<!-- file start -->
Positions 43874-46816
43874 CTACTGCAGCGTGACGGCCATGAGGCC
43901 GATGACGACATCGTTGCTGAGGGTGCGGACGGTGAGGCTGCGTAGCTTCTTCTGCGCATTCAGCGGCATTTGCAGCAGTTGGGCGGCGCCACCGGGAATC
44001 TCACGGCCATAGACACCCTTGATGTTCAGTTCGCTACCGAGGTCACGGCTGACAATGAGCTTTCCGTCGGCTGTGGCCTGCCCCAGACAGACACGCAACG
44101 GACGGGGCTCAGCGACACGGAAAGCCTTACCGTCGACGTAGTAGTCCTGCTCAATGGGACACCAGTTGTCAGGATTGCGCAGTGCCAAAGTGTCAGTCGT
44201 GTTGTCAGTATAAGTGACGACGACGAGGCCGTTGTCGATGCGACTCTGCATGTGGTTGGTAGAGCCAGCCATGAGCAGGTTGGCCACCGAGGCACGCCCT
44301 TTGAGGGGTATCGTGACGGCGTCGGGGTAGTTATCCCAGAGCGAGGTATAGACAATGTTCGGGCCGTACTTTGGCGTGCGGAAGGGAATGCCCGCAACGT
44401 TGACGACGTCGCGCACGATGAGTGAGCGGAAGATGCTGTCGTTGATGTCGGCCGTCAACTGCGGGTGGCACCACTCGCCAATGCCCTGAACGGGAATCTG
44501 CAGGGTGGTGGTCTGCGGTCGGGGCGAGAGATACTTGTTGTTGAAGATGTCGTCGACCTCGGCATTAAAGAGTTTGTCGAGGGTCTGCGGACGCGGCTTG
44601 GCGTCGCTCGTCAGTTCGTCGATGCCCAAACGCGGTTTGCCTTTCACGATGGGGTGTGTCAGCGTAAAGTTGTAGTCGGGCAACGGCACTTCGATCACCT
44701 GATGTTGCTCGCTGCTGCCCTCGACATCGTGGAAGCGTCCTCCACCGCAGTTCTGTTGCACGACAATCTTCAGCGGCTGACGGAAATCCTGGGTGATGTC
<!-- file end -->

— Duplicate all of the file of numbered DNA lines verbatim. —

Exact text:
Positions 43874-46816
43874 CTACTGCAGCGTGACGGCCATGAGGCC
43901 GATGACGACATCGTTGCTGAGGGTGCGGACGGTGAGGCTGCGTAGCTTCTTCTGCGCATTCAGCGGCATTTGCAGCAGTTGGGCGGCGCCACCGGGAATC
44001 TCACGGCCATAGACACCCTTGATGTTCAGTTCGCTACCGAGGTCACGGCTGACAATGAGCTTTCCGTCGGCTGTGGCCTGCCCCAGACAGACACGCAACG
44101 GACGGGGCTCAGCGACACGGAAAGCCTTACCGTCGACGTAGTAGTCCTGCTCAATGGGACACCAGTTGTCAGGATTGCGCAGTGCCAAAGTGTCAGTCGT
44201 GTTGTCAGTATAAGTGACGACGACGAGGCCGTTGTCGATGCGACTCTGCATGTGGTTGGTAGAGCCAGCCATGAGCAGGTTGGCCACCGAGGCACGCCCT
44301 TTGAGGGGTATCGTGACGGCGTCGGGGTAGTTATCCCAGAGCGAGGTATAGACAATGTTCGGGCCGTACTTTGGCGTGCGGAAGGGAATGCCCGCAACGT
44401 TGACGACGTCGCGCACGATGAGTGAGCGGAAGATGCTGTCGTTGATGTCGGCCGTCAACTGCGGGTGGCACCACTCGCCAATGCCCTGAACGGGAATCTG
44501 CAGGGTGGTGGTCTGCGGTCGGGGCGAGAGATACTTGTTGTTGAAGATGTCGTCGACCTCGGCATTAAAGAGTTTGTCGAGGGTCTGCGGACGCGGCTTG
44601 GCGTCGCTCGTCAGTTCGTCGATGCCCAAACGCGGTTTGCCTTTCACGATGGGGTGTGTCAGCGTAAAGTTGTAGTCGGGCAACGGCACTTCGATCACCT
44701 GATGTTGCTCGCTGCTGCCCTCGACATCGTGGAAGCGTCCTCCACCGCAGTTCTGTTGCACGACAATCTTCAGCGGCTGACGGAAATCCTGGGTGATGTC